Alex Horne: Every Body Talks

Note: This review is from 2004

Review by Steve Bennett

For the first ten minutes of Alex Horne's quirky, unique show and I wasn't entirely sure what was going on. What I did know was that I loved it.

Ostensibly a discussion about body language, he employs the advice contained in a brochure he found on staging the perfect seminar to fully involve his delegates, us, in the exchange of information.

So he starts out to explore the themes of non-verbal communication, using the behaviour of audience members as examples. You can see how the show would unveil from here ­ and that's exactly what doesn't happen, as any expectations you may have of themes and structure are thrown recklessly to the wind.

Every Body Talks does have its own internal logic, but its unexpected twists and turns continually wrongfoot the audience, and delightfully so. Like a fairground ride, you have to trust yourself to its workmanship and enjoy the thrills of the journey.

Horne rewrites the rules of audience interaction, teasing, manipulating and disconcerting his punters in equal measure, but always with the most benevolent of intent.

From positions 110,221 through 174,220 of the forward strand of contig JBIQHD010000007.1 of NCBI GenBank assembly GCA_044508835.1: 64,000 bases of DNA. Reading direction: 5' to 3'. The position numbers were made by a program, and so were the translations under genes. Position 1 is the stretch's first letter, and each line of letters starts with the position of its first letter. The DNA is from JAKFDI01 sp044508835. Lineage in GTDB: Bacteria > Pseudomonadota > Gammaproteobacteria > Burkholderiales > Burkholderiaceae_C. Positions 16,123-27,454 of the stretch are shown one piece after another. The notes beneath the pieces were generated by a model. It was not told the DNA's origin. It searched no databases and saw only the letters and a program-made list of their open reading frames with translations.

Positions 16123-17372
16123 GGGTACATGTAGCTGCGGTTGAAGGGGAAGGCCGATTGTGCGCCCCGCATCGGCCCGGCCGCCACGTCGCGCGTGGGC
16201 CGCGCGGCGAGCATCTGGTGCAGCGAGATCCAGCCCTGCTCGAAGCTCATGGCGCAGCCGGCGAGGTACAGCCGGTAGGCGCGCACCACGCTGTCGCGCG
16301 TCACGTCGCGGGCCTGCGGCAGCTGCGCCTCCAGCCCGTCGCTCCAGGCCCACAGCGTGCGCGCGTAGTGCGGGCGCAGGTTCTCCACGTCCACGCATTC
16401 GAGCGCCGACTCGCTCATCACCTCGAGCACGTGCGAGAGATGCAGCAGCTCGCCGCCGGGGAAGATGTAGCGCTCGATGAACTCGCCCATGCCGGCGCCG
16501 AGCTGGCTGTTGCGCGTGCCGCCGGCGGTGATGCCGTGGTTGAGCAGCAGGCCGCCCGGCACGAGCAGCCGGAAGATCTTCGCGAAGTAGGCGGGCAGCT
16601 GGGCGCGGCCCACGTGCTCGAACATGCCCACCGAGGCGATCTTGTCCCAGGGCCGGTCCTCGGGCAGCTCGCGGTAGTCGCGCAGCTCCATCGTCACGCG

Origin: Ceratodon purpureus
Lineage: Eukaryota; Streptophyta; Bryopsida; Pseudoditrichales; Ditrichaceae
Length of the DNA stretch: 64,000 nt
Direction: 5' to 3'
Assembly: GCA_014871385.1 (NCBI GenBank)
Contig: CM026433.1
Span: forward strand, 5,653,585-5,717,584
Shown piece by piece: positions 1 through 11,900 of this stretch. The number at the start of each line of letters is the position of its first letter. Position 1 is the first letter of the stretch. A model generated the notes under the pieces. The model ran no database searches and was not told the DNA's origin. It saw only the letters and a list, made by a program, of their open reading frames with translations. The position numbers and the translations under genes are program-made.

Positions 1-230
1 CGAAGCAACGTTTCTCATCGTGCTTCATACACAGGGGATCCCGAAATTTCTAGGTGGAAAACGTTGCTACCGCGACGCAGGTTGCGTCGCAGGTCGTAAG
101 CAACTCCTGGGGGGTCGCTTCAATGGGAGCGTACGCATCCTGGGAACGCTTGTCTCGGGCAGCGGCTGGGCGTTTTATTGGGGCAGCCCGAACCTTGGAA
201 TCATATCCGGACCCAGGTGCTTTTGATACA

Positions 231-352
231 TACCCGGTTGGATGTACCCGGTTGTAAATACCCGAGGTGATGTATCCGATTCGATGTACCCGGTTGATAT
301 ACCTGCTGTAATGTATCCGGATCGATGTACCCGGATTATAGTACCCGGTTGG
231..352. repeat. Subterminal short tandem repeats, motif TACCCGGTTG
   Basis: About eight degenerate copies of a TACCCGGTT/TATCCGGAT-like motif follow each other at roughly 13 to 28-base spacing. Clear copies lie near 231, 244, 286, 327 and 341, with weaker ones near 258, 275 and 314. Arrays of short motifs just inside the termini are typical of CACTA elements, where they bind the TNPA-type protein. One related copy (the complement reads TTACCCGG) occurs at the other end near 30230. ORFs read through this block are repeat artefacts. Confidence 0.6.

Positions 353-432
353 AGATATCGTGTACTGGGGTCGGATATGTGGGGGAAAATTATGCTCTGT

It's all wonderfully underplayed, not quite deadpan, but more stilted and uneasy, as if a half-competent middle manager was attempting to deliver a slick corporate presentation ­ which is just the right tone for a seminar.

Take the PowerPoint presentations that have become a staple of Edinburgh shows. Horne seems instead to only be able to afford cheaper generic software, complete with hideous clip art. But he uses it so much better ­ improvising the graphics on the fly with the help of his long-suffering sidekick Tim Key, and even providing multimedia heckle put-downs.

The whole show evolves semi-organically, with proceedings falling as if naturally into the complex template Horne dreamed up.

It's inventive, unusual stuff which almost defies description. But it wouldn't be all that much of an overstatement to say Horne hasn't just created a show, but a state of mind.

The concept is ambitious, the execution delightful and the atmosphere charming. Put simply, Every Body Talks is unlike anything else you will see on the Fringe ­ which is exactly why you should go.

Review date: 1 Jan 2004
Reviewed by: Steve Bennett

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